Some restaurants ban straws from beach, but not city government

Despite the best efforts of Mayor Harry Howle, the city of Vero Beach has no plans to follow the lead of Miami Beach and other coastal communities by restricting use of plastic drinking straws on the beach.  But most seaside island restaurants are acting on their own to help protect the ocean and its inhabitants, adopting straw-less practices.

Plastic straws have become the villain for the environmentally-conscious, especially in the wake of a viral video of a sea turtle with a straw stuck up its nostril. By some estimates, the ubiquitous items take 500 years to degrade. And though they make up only a small part of the world’s plastic pollution, getting rid of them is viewed as an easy-to-implement, feel-good measure.

“We don’t use them at all,” Walter Ruiz, food and beverage manager at the Wave Kitchen & Bar at Costa d’Este Beach Resort and Spa, said of plastic straws.

Instead, Ruiz says, servers hand out biodegradable straws made of vegetable fiber on request.

Ashley Reap, a longtime server at Waldo’s at the Driftwood Resort, said the restaurant got rid of plastic straws about a year ago and added that paper straws are distributed by request only.

George Hart, owner of Mulligan’s Beach House, said all eight of his restaurants now use only biodegradable paper straws and only by request. And Will McKinnon, assistant general manager for food and beverages at Heaton’s Reef Bar & Grill at the Vero Beach Hotel and Spa, said the property hasn’t used plastic straws on the beach for years.  Paper straws for frozen drinks on the pool deck are given only if a customer asks.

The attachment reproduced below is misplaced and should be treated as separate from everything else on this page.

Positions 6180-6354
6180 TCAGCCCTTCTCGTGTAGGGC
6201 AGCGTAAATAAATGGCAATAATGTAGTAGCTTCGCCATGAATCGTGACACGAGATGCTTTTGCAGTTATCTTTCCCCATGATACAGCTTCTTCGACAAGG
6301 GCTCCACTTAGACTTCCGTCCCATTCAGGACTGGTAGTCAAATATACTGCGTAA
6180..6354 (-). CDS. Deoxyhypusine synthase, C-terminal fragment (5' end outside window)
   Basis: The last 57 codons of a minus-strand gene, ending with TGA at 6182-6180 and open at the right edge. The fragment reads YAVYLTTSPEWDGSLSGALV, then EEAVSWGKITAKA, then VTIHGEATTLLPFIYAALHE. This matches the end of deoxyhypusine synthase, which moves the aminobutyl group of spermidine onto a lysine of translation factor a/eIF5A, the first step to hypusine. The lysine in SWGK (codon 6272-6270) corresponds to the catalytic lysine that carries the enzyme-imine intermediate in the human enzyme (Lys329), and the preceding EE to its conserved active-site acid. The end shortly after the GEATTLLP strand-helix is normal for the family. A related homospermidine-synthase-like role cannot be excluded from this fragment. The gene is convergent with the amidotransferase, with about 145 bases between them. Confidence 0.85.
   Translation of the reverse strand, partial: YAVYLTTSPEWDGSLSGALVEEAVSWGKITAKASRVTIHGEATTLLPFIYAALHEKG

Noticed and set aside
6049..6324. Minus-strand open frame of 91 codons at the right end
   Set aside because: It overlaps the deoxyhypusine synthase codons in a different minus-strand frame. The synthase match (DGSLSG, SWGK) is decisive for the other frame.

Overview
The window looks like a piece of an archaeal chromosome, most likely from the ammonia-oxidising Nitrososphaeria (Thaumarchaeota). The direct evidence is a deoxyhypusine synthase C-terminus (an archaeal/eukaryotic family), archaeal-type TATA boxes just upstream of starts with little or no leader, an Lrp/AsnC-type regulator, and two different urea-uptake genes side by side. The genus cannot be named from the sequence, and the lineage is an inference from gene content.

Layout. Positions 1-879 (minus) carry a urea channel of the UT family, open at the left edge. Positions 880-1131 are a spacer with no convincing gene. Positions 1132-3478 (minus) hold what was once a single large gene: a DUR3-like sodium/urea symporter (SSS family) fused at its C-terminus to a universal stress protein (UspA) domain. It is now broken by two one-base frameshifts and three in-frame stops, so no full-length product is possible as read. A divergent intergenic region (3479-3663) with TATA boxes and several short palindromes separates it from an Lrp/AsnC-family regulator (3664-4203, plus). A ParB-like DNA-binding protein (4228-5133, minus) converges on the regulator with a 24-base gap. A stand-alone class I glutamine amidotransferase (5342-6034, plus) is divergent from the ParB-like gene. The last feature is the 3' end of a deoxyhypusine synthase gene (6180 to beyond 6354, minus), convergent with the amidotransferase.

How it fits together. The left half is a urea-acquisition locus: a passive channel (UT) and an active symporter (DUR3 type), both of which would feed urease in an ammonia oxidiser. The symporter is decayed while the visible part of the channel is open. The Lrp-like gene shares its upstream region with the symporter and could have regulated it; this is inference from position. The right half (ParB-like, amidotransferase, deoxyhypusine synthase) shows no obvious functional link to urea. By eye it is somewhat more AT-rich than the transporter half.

Dan Culumber, who owns the Seaside Grill at Jaycee Park with wife Rose, said they discourage the use of plastic straws, but haven’t banned them.

“We ask people if they need straws or not and about half the people have turned them down,” Culumber said.  “I’ve tried paper straws, but they get too soggy.”

He added the restaurant has posted signs announcing that it’s cutting back on straws.

If Vero Beach Mayor Howle had his way, the city would ban not only plastic straws, but plastic bags, as well.

“I brought it up a year or two ago, but the rest of the council shot me down,” Howle said.

He’s awaiting the outcome of the upcoming municipal election to see if there are any changes to the council’s makeup before raising the idea again.

Kendra Cope, Indian River County’s sea turtle coordinator, says the coastline would benefit from regulations on plastic straws, plastic bags and party balloons, too.

“Public beach park regulations are something to consider,” Cope said.

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